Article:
At the House of Blues, the crowd didn't need any prompting to pay attention and sing.

Photo of The Lumineers

"Normally I ask people to put away their phones," The Lumineers' Wesley Schultz told the crowd at the sold-out House of Blues last night, but he didn't finish the sentence. There was no need to. From the first bars of "Submarines," the very collegiate audience was too busy singing along to update a Facebook status. 

Fortunately, I was out of Schultz's line of sight when I followed the online debate commentary on Twitter during the first half-hour of the set, and the contrast was instructive. The Tweeted snark and the band's good-naturedness seemed equally automatic, and that ease is the part of their appeal. But there's also a performed dimension to a good wisecrack, and The Lumineers' song- and stagecraft are equally self-conscious. While the audience was up for any sing-along thrown their way, they were at their best on the wordless passages where they weren't asked to remember the words. And as energetic and effortless and the interaction between Schultz, vocalist/percussionist Jeremiah Fraites and cellist Neyla Pekarek, seemed, there were just enough theatrical touches to make me wonder if that energy would manifest itself in similar moves tomorrow and like it did last night.

Dylan's electric folk was already the obvious reference point before they played an interesting arrangement of "Subterranean Homesick Blues." Then again, perhaps he's covered so much ground that everybody who strums a guitar brings him to mind. Their songs also bring to mind Springsteen in the sense that they make being young sound dramatic and meaningful, but The Lumineers do it with ascending melodies that carry implicit hope, even when the words say otherwise. And they do it well enough to graduate from The Circle Bar - who Schultz gave a shout-out to - to jam-packed House of Blues.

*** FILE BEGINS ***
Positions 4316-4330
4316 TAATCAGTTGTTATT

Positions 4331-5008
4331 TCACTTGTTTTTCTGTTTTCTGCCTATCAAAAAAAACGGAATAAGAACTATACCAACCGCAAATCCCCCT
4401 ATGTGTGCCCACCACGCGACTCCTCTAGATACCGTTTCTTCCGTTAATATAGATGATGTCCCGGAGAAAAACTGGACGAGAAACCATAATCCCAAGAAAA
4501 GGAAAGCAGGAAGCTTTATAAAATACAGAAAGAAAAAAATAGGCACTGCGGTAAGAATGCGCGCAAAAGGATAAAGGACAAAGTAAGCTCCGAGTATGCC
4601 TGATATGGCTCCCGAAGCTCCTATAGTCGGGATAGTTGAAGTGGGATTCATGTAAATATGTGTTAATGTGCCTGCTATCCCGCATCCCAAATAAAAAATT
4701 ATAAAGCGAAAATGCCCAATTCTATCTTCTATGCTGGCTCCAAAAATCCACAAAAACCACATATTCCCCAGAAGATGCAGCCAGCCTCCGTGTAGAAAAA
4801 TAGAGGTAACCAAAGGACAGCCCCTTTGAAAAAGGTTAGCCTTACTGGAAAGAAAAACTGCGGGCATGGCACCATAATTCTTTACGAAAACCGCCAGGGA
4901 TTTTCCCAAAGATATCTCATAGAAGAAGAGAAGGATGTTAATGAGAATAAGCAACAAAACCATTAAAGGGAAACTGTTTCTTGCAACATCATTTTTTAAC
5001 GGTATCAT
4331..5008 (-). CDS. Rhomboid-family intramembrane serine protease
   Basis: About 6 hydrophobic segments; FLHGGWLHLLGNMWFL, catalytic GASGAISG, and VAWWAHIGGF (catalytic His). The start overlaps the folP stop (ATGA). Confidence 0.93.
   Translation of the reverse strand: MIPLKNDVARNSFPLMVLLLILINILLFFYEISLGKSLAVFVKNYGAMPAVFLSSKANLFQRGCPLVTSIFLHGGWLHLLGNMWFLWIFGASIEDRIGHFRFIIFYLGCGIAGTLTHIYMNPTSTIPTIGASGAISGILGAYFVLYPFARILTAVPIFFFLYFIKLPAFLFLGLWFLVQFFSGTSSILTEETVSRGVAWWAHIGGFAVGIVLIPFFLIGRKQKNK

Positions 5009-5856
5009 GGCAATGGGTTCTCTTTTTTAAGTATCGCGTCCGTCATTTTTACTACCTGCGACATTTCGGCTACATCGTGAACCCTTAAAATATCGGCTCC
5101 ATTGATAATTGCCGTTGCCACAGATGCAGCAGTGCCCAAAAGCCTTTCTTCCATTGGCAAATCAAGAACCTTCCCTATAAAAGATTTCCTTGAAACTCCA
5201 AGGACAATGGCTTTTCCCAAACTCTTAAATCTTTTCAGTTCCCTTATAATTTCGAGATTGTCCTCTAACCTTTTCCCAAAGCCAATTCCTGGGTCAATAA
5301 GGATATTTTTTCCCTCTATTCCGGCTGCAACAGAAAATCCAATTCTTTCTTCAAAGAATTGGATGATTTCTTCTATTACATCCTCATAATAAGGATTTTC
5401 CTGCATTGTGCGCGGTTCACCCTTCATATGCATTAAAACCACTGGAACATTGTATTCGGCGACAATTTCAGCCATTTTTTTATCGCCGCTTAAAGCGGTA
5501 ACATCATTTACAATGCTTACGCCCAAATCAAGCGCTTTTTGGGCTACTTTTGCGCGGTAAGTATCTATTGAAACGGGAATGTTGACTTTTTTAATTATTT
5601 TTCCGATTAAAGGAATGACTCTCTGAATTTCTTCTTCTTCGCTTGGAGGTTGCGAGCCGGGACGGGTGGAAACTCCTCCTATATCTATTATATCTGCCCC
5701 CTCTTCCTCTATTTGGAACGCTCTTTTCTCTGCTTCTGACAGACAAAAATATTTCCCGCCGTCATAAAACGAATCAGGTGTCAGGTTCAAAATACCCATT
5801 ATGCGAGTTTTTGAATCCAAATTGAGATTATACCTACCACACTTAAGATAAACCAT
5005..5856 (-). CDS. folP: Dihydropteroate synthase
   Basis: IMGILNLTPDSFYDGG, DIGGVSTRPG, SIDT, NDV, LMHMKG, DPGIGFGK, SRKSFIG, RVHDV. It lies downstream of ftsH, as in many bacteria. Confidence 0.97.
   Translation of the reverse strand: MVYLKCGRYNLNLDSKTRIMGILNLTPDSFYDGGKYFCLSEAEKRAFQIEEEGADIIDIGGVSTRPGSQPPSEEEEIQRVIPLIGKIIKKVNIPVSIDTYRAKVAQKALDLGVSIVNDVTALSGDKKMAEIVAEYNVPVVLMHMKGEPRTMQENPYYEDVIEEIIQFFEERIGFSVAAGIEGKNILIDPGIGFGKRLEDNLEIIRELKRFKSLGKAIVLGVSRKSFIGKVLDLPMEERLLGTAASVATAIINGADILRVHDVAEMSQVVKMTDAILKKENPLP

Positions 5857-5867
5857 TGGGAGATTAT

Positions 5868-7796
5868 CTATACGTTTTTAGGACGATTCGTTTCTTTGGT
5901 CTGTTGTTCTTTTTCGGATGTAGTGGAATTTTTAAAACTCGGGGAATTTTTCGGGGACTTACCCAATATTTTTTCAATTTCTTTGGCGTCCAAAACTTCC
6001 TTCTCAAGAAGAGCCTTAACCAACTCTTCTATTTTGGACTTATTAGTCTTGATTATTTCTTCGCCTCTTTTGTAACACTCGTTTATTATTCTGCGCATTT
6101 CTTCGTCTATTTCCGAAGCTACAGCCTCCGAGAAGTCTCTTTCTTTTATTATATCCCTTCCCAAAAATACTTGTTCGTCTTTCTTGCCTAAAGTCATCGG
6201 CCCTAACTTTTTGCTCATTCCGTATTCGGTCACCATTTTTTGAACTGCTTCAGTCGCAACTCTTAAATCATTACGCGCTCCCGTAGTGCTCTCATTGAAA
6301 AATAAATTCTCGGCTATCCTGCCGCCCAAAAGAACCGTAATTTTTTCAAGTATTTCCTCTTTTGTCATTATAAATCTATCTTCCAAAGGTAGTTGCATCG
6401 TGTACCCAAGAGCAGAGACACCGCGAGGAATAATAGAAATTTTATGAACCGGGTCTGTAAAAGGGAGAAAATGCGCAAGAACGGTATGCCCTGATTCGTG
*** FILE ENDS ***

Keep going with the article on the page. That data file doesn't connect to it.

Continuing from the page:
Maybe the stream of smartassery put me in the wrong place to be completely open to the band, or maybe it's them. For me, The Lumineers' undergrad populism was too right down the middle - heart-felt, good-natured but humorless. I prefer the freak spirituality of Edward Sharpe and the Magnetic Zeros and the Christian underpinnings of Mumford and Sons, where there's a stronger point of view behind the uplift, whether I share it or not.

The Lumineers on last May: